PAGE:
Julia Klöckner, deputy of Merkel’s CDU party, said she expected talks to once again run into the night Tuesday, meaning it could take until Wednesday for a coalition treaty to be formally presented.
Merkel, in power for over 12 years, has pinned her hopes for a fourth term on a repeat alliance with the SPD after September’s inconclusive election left her without a ruling majority.
But commentators have already dubbed the tie-up a “coalition of losers” after both parties slumped to their worst results in decades in the polls, while the far-right Alternative for Germany (AfD) took nearly 13 percent of the vote.
SPD to have final say
Merkel initially sought to form a three-way alliance with the Greens and the liberals, but those talks broke down in acrimony in November.
Faced with the option of snap polls that could further boost the AfD or the prospect of heading an unstable minority government, Merkel opted to woo back the SPD — her junior partner for two of her three terms since 2005.
After at first ruling out another four years in Merkel’s shadow, SPD leader Martin Schulz backtracked — a U-turn that angered many grassroots SPD supporters who hoped to reinvent the party from the opposition benches.
At a special congress in January, SPD delegates narrowly voted to pursue coalition talks.
But even if both sides end up signing a coalition agreement that lays out the next government’s policies, a new Merkel-led government is not yet guaranteed.
Schulz has promised to put any coalition accord to a yes-or-no referendum by the SPD’s 440,000 rank-and-file members.
Observers expect the vote to be tight, with the SPD’s left and youth wings fiercely opposed to another “GroKo”, as the grand coalition is known in German.
The SPD referendum result is expected in early March. If all goes well for Merkel, a new government could be in place by the end of next month.
Often described as Europe’s most powerful woman, Merkel’s struggles to form a government have harmed her political standing at home and abroad.
Germany’s European partners in particular are eager for an end to the gridlock in Berlin that has held up decision-making at a time when French
President Emmanuel Macron is pushing for major EU reforms.
Although Merkel and the SPD are open to the French plans for deeper eurozone integration, the SPD is more enthusiastic about some of Macron’s more ambitious proposals such as a joint eurozone budget and finance minister.
In a message to party members Monday, Schulz said the would-be coalition partners had successfully finished the European chapter of their talks.
While details remained vague, the former European Parliament chief said they had agreed to invest more in the eurozone, support a eurozone investment budget and end “the austerity diktat”.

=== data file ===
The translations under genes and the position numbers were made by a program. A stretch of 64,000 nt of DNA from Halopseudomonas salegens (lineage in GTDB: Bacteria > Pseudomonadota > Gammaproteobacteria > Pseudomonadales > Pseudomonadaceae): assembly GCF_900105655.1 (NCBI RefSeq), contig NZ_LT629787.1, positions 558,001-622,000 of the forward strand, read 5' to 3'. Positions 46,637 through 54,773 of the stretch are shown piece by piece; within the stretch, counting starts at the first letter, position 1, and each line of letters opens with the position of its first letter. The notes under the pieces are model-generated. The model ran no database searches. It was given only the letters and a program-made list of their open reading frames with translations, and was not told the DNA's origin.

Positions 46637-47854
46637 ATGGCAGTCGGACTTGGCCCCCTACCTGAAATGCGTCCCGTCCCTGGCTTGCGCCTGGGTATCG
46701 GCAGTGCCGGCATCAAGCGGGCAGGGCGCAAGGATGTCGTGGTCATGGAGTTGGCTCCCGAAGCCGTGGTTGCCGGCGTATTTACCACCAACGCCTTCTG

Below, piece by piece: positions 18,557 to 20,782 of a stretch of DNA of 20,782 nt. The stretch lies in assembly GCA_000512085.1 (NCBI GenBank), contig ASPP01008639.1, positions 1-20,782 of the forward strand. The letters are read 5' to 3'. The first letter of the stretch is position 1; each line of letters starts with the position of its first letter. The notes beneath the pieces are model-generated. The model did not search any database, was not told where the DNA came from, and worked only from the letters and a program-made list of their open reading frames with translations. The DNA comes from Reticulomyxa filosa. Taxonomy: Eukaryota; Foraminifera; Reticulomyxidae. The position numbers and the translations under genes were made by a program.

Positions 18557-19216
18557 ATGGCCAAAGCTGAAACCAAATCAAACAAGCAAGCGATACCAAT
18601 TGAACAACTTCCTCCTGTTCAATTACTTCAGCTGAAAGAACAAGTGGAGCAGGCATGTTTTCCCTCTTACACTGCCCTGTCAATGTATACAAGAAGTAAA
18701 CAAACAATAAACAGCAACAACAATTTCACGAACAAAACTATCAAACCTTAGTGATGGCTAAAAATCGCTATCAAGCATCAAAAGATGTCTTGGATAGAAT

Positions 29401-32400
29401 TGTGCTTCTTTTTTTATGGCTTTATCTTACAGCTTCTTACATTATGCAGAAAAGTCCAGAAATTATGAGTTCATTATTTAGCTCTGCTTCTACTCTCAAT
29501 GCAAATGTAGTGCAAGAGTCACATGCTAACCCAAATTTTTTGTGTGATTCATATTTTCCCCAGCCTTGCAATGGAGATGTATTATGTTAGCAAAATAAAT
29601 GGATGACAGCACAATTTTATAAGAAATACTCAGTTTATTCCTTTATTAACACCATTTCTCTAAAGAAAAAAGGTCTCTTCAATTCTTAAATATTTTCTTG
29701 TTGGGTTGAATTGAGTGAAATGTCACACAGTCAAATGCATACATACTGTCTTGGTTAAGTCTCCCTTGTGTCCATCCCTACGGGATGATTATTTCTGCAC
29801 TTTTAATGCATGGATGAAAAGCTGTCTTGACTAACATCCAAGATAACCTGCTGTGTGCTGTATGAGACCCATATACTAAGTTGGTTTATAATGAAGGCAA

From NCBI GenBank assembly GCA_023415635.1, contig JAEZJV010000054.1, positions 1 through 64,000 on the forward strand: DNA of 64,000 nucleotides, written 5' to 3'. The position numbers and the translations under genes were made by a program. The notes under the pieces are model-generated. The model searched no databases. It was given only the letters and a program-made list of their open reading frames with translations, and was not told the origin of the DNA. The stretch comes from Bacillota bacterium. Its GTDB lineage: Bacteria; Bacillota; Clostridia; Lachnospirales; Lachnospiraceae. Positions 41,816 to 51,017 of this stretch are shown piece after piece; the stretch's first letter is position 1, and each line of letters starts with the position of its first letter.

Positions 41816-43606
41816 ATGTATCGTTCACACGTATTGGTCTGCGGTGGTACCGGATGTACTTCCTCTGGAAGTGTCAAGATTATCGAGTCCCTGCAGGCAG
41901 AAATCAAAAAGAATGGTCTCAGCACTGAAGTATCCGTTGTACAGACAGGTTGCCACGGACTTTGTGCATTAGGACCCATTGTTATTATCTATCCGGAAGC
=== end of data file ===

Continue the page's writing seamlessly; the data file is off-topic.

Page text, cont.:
But they are still at loggerheads about the SPD’s demands to ban short-term work contracts and overhaul Germany’s two-tier healthcare system.
They also remain at odds on boosting defence spending, party sources told DPA news agency.
While Merkel’s conservatives want to increase spending to bring it closer to NATO targets, as demanded by US President Donald Trump, the SPD is known to be sceptical.
A new survey for Bild newspaper Tuesday found that the lengthy coalition wrangling has hurt both mainstream parties.
Support for the CDU/CSU fell from 33 to 30.5 percent in the Insa poll, while the SPD slumped from September’s historic low of 20.5 percent to 17 percent — leaving the “GroKo” hopefuls without a combined majority.
The AfD meanwhile scored a record 15 percent.
Source : The Local Germany
The poll also puts the anti-Islam Alternative for Germany (AfD) party on 15 percent, just two percent behind the Social Democrats (SPD) on 17 percent. Merkel’s Christian Union (CDU/CSU) would win 30.5 percent of the vote, the poll predicts.
As the CDU/CSU enter the final stages of trying to thrash out a new deal for a grand coalition government with the SPD, the poll makes worrying reading for the main parties. Their proposed government has already been dubbed a “coalition of losers” due to the fact that both parties leaked millions of votes at the ballot box in September’s national election. The SPD’s vote share of 20.5 percent was their worst result since the Second World War.
The popularity of the far-right AfD has been creeping up in recent weeks, with several polls putting them on 14 percent or above.
They entered the Bundestag for the first time in September after winning 12.6 percent of the vote. The party was set up in 2013 and fought the election of that year on an anti-Euro platform, but failed to make it over the 5 percent hurdle needed to make it into parliament.